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I'm currently on an SDR kick and reverse engineering and then emulating all of the remote controls in my house. There are numerous solutions to transmitting signals over 315 or 433 MHz and you can get super cheap boards available on Amazon to do so.

One of my remotes is operating at 350 MHz (a Hunter ceiling fan). I have no clue how to cheaply replicate this signal. I can replicate using a HackRF One, etc, but using a cheap electronics board? I can't even find oscillators super cheap for that specific frequency, and am kinda at a loss.

I know that companies (Hunter, in this case) make these remotes super cheap, but I can't figure out how they are transmitting on that specific frequency (350, NOT 315/433). I haven't taken my remote apart, but research and FCC lookups suggest Hunter typically uses Holtek chips, but I haven't found anything directly relevant. The FCC lookup (internal photos) is a bit blurry and doesn't show the actual chip for my specific remote control.

How do I generate a 350 MHz signal with a microcontroller with cheap components? (i.e. NOT a $350 SDR)

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You usually don't buy an oscillator running at your RF – for example, there's no single "2.4 GHz oscillator" component in the wifi module of your phone. (for the low frequency of 350 MHz, you can actually build a relatively bad oscillator using a SAW filter and a transistor yourself, but don't.)

Instead, you buy some oscillator that generates a stable base oscillation, and then use a frequency synthesizer that generates a much higher frequency from that base oscillation. In the simplest case, you'd just buy a PLL chip, and a crystal oscillator running at an integer fraction of your target frequency (350 MHz).

A very much hacky way of getting a multiple of a base frequency is getting an output buffer that generates a square wave from the base oscillation, and then filter out the fundamental and all the harmonics you don't want, leaving you with just the harmonic you want. This works through the the discrete nature of the Fourier transform of the square wave. Look for the Fourier series representation of the square wave to understand where the harmonics appear!

Most RF SoCs include much more flexible designs for generation of clocks (see: fractional-N synthesis), where a much larger range of frequencies can be selectively synthesized from a reference oscillator.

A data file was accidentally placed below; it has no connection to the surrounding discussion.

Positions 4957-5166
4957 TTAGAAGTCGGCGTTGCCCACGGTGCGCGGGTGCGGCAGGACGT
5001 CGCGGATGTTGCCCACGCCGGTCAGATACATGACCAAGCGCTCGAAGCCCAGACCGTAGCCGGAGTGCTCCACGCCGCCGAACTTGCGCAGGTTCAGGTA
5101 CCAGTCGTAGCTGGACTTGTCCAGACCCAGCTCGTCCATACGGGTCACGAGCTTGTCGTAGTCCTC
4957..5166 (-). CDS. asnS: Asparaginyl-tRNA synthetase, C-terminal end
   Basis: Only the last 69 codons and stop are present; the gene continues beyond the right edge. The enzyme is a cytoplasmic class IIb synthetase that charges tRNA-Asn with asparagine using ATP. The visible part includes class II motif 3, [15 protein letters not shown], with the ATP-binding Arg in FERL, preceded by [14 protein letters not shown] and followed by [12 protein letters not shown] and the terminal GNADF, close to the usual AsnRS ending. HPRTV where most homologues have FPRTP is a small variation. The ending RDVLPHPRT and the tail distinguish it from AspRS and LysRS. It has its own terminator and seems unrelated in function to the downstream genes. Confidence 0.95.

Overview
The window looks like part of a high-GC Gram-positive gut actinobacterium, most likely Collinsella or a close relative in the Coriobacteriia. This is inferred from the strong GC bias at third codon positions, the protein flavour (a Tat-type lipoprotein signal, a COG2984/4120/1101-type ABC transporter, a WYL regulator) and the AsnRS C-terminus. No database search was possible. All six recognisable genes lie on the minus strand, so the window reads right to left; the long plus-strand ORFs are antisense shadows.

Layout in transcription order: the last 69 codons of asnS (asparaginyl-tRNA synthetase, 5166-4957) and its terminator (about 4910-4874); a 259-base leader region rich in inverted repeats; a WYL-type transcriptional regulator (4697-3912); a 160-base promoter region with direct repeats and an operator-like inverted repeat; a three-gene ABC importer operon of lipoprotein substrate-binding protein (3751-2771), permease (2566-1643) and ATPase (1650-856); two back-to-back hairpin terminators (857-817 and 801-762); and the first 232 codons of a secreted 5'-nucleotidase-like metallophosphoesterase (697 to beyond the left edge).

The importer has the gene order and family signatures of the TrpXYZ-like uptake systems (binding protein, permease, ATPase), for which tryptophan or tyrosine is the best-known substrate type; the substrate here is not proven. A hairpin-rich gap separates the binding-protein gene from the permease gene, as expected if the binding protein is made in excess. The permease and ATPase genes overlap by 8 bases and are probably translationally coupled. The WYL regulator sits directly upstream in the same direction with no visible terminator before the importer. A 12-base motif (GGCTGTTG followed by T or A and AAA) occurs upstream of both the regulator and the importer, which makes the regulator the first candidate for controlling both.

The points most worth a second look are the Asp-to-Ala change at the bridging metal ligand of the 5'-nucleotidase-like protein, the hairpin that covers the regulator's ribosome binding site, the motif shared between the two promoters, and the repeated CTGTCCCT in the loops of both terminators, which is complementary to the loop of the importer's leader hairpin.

The honest answer to how to build such a device is hence probably:

Look through the RF SoCs (which typically are a microcontroller, ADC/DAC and an RF frontend) of the major semiconductor producers. For example, Silabs has quite a few RF/microcontroller combos (example). That's the style of component most companies use when they need to add a sub-GHz RF interface to their devices. The example I picked can produce a whole range of frequencies, nearly continuous from 110 MHz to 965 MHz. It's not 100% an SDR, but chances are that the actual comms standard used by your remote control is indeed covered. You will, however, need to add impedance matching, antenna or connectors etc yourself. This is just a chip! Maybe there's cheap eval boards, I haven't looked into that.

Other than that: When paying for the HackRF (or other SDRs), you're paying the price for getting a device developed that works on a very large range of frequencies well, is tested, blocks out frequencies you're not interested in producing or receiving, comes with a whole firmware and driver infrastructure; when you don't need that level of sophistication, for example because you really only want to use a very limited set of frequencies and standards, things get cheaper, but you'll have to do them yourself, because they are now application-specific engineering of RF hardware.

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  • $\begingroup$ Thanks! I'll look into everything you suggested and hopefully come up with a solution. $\endgroup$ May 17, 2020 at 14:51
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I agree with everything Marcus wrote and have some further details on how to get 350 MHz easily and cheaply.

There are lots of overtone crystal oscillators supplying 350 MHz in a small footprint on the market for very low cost (ranging from \$3.94 to $\10.80 in single piece quantity from Digikey with manufacturers including Renesas, EPSON, ECS, Skyworks, and Abrocon. If a single frequency was needed at 350 MHz, this would be the way to go. I notice right now none are in stock and lead time has been a current problem in the component industry. Clicking on lead time indicates a 3 - 6 month wait.

For further flexibility in terms of being able to change to different frequencies, the Analog Devices ADF4360-7 is a good option: this is an Integer-N synthesizer with integrated VCO that provides an output frequency that goes down to 350 Mhz. This part is available from Digikey for \$10.44 in one piece quantities, to be used together with some external components including a low cost reference crystal. For a home project, it would be worth buying the eval kit for $160.65; the board is optimized for operation at 1200 MHz but can be easily modified for use at 350 MHz.

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